Workers’ compensation benefits are designed to balance the needs of the injured worker against the needs of the employer and society as a whole. It’s generally to everybody’s benefit if a worker can get the medical care they need for their injuries and return to productive labor as soon as possible.
If injured workers had to litigate every claim, that would be disastrous for them and the court system. With that in mind, workers’ compensation was designed to be a “no-fault” system. That means it doesn’t matter if the employer was negligent or the employee tripped over their own shoelaces. If they were injured in a workplace accident, they’re typically covered.
However, there are exceptions.
When does fault matter in a worker’s compensation claim?
There are a few times when fault matters. An employer may deny liability when the worker was injured because:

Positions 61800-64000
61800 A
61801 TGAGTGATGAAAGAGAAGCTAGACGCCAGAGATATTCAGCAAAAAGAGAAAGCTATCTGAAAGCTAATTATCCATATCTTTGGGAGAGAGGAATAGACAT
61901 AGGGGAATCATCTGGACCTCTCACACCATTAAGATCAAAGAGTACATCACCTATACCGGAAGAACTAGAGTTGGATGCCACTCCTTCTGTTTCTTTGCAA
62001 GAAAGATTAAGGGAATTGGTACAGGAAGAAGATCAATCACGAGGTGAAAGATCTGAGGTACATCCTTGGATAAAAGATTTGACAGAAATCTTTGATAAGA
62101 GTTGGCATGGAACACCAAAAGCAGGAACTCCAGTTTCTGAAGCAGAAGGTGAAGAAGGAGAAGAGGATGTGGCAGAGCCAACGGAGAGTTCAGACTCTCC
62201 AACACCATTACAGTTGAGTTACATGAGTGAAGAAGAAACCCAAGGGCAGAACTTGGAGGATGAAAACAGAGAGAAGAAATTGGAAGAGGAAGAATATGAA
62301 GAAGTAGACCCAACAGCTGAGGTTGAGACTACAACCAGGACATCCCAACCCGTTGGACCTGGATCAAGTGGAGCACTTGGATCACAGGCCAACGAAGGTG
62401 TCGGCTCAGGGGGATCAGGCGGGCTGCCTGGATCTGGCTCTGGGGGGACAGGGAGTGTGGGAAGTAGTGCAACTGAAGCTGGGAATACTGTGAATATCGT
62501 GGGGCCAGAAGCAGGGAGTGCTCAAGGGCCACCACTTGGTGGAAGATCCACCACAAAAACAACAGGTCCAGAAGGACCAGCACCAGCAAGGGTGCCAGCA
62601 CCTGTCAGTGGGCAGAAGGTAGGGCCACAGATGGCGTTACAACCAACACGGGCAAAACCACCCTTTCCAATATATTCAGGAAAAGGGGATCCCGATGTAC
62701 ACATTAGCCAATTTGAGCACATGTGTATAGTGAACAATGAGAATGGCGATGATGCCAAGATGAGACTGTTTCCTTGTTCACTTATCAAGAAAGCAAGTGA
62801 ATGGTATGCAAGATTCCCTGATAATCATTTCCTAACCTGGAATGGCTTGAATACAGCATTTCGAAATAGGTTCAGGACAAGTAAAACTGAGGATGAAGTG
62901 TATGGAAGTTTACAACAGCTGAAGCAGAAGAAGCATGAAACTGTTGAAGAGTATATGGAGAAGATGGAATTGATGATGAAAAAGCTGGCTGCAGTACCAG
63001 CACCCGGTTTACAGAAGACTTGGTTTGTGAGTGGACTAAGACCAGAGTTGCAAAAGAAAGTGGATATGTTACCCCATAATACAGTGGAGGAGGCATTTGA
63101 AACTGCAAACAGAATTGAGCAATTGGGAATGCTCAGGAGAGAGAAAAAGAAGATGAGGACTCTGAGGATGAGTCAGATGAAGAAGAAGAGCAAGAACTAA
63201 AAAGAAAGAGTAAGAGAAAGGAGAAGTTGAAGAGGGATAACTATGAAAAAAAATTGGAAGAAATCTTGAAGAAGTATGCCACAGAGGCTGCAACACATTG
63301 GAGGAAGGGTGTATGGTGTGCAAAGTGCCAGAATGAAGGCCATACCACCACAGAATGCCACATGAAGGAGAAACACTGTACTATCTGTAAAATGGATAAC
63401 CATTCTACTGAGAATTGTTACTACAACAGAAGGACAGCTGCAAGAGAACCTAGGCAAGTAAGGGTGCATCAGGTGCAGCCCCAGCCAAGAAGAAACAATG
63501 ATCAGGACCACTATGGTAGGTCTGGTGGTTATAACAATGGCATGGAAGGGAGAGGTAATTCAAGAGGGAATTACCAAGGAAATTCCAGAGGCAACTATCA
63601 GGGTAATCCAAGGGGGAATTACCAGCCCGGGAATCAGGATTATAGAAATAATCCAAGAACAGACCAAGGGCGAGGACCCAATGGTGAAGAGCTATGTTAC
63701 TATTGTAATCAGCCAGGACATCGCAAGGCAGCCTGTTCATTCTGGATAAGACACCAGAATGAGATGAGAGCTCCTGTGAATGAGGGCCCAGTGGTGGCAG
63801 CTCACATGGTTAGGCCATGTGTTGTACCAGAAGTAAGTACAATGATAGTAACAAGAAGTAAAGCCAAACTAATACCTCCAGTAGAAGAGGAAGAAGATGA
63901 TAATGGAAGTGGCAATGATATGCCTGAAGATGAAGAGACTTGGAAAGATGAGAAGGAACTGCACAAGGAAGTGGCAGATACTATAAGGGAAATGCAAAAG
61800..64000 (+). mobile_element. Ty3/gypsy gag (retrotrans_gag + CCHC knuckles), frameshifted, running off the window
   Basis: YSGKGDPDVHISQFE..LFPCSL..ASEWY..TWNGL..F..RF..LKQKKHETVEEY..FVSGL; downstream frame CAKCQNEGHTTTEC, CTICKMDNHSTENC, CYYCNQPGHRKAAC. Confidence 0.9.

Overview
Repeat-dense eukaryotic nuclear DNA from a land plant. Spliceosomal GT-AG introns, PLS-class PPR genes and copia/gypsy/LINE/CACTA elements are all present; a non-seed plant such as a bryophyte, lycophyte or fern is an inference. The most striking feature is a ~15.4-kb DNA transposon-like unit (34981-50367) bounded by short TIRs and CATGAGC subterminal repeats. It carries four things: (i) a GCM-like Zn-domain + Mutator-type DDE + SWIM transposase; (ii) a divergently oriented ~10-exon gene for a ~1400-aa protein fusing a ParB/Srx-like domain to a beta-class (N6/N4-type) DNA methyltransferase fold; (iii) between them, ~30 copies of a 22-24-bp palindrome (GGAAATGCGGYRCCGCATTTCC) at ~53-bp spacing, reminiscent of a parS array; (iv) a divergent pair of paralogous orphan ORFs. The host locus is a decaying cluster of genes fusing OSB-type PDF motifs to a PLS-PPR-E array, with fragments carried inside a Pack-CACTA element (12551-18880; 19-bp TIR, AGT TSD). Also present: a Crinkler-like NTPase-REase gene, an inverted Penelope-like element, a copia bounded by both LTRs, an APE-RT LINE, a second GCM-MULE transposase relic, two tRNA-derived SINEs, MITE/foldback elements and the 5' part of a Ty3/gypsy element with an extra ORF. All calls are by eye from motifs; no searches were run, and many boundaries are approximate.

- They were engaged in “horseplay.” If you were joking around with someone and a few playful shoves were exchanged leading to a fall, your employer may contest your right to benefits.
- They were intoxicated at the time of the accident, whether by drugs or alcohol, so long as the substance causing intoxication wasn’t provided by the employer.
- They intentionally injured themselves for some reason or tried to kill themselves.
- They were engaged in an intentional fight with another (meaning they started the altercation) and attempted to injure or kill the other person.
Perhaps it’s most accurate to say that worker’s compensation is almost a no-fault system. Your claim can still be denied for the reasons above.
Employers often dispute whether an injury is work-related or not, and they often dispute the severity of a workers’ injuries. If your workers’ compensation claim has been denied, it’s wise to seek experienced legal guidance.